Lithuania’s decision to ban the transit of certain goods between Russia and its isolated Kaliningrad exclave has provoked anger among senior Moscow officials and even a threat of retaliation against the European nation. Kaliningrad shares land borders with two NATO nations, Lithuania and Poland, but not with Russia. Captured by Nazi Germany by the Soviet Red Army in 1945 and later ceded to the Soviet Union, the Russian territory is home to around 500,000 people.
Although it is surrounded on two sides by NATO nations, it is a strategically vital piece of land for Moscow as it provides the only Russian coast of the Baltic Sea. It houses the Baltic fleet of the Russian army and a number of advanced Iskander missile installations with nuclear capabilities.
But the isolated piece of land relies on its rail link to the rest of Russia for most of its civilian imports. That railway line runs through Lithuania and then into neighboring Belarus, which is a Russian ally.
On June 18, Lithuania, a member of the European Union, banned the transit of all goods subject to EU sanctions imposed on Russia for its invasion of Ukraine via the rail link. This includes coal, metals, electronics, and building materials.
Nikolai Patrushev, secretary general of the Russian Security Council and one of the most powerful figures in President Vladimir Putin’s inner circle, called Lithuania’s actions “hostile” and “violating international law” during a visit to Kaliningrad on Tuesday.
“Russia will certainly respond to such hostile actions,” Patrushev said in Russian state media. “The consequences will have a serious negative impact on the population of Lithuania”.
In response, Lithuania said it was simply complying with EU decisions and stressed that the transit of unsanctioned passengers and goods “continues uninterrupted”.
Anton Alikhanov, the governor of Kaliningrad, said the ban affects about half of all imports into the territory.
“We believe this is a very serious violation … of the right to free transit to and from the Kaliningrad region,” he said in a video address posted on Telegram’s messaging app the day after Lithuania’s announcement.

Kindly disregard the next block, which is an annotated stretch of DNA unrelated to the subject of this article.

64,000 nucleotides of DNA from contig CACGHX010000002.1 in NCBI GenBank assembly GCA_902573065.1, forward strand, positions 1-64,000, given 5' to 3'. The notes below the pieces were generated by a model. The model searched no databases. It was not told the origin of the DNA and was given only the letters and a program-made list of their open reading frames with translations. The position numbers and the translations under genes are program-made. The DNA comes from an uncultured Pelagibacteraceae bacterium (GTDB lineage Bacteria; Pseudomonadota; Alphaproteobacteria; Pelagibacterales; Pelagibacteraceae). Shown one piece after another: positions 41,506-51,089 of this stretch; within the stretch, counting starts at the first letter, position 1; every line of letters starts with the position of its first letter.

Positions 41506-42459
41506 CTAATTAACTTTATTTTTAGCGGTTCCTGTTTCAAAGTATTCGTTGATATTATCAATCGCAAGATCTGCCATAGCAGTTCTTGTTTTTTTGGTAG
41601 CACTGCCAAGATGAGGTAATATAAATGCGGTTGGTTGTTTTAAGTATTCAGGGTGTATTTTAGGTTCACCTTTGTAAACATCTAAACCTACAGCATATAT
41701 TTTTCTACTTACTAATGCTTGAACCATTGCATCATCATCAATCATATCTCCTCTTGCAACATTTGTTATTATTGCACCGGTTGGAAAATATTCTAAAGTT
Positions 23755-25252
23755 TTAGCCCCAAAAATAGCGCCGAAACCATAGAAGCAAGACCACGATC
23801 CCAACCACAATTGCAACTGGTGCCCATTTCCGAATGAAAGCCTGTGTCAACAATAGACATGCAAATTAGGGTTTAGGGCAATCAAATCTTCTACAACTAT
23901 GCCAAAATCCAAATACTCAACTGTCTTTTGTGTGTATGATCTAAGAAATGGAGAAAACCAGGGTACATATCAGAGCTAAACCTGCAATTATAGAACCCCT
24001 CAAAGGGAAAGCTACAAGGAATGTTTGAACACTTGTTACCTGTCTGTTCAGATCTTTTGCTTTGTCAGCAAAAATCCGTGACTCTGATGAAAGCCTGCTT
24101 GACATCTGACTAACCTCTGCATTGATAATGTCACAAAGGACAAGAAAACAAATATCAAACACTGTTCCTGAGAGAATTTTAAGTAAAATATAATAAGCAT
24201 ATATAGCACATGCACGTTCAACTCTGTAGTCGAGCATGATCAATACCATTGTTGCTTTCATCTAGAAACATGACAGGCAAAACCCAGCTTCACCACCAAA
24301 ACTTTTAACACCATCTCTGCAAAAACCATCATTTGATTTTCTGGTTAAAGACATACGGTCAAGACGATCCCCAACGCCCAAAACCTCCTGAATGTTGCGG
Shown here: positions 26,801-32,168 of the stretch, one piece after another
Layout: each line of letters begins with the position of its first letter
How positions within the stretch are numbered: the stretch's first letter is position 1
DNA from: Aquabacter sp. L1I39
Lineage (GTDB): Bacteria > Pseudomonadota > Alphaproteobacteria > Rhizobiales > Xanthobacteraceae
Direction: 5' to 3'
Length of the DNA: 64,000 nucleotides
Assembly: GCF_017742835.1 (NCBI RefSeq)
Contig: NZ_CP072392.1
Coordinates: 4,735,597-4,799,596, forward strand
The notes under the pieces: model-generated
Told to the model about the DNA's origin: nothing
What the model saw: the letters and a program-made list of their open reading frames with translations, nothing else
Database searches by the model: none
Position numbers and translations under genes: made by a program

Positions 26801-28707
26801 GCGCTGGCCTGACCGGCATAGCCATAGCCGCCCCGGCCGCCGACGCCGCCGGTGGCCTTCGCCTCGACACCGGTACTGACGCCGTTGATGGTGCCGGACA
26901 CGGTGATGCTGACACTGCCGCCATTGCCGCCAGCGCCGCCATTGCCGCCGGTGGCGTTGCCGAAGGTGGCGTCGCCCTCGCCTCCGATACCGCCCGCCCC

Videos posted on social media last weekend by Kalingrad residents appeared to show panicked purchases in stores.
Lithuanian authorities mocked the complaints of Russian officials, saying that no “blockade” was imposed on Russia’s European exclave.
“It is ironic to hear rhetoric about alleged violations of international treaties by a country that has violated perhaps every single international treaty,” Lithuanian Prime Minister Ingrida Simonyte told reporters, according to the Reuters news agency.
Western officials were quick to point out Russia’s blocking of all ports along Ukraine’s southern Black Sea coast, which has cut off global food supplies. The United Nations has warned him.
EU foreign policy chief Josep Borrell warned Moscow against any escalation on Lithuania’s enforcement of blockade sanctions.
“We are in a precautionary state of mind,” Borrell said Monday. “But Lithuania is not guilty. She is not implementing national [unilateral] sanctions. He is not carrying out their will. Whatever they are doing was the consequence of the previous consultation with the [European] Commission. ”
With its Baltic Sea port remaining ice-free all year round, Kaliningrad had provided Russia with a viable way to try to circumvent the myriad international sanctions imposed against it during the war in Ukraine. But restrictions on goods moving through Lithuania will severely limit this prospect.
Both the Kremlin and the Russian Foreign Ministry have echoed Patrushev’s threats of “practical” retaliation against Lithuania, but Moscow has not yet indicated what this will entail.
Russian lawmaker Leonid Slutsky told state news agency RIA Novosti on Wednesday that Moscow could, as a potential option, disconnect Lithuania from the regional electricity grid.
On Wednesday, Lithuanian President Gitanas Nauseda told Reuters that his country was ready for Russia’s retaliation by cutting its connection to the BRELL power grid, but added that he did not expect a military confrontation over the transit ban.
Three decades after severing ties with the Soviet Union, Lithuania, Latvia and Estonia still depend on Russia for much of their energy supply. Last year, however, Lithuania established a way to connect to mainland Europe’s grid via Poland, reducing its dependence on Moscow.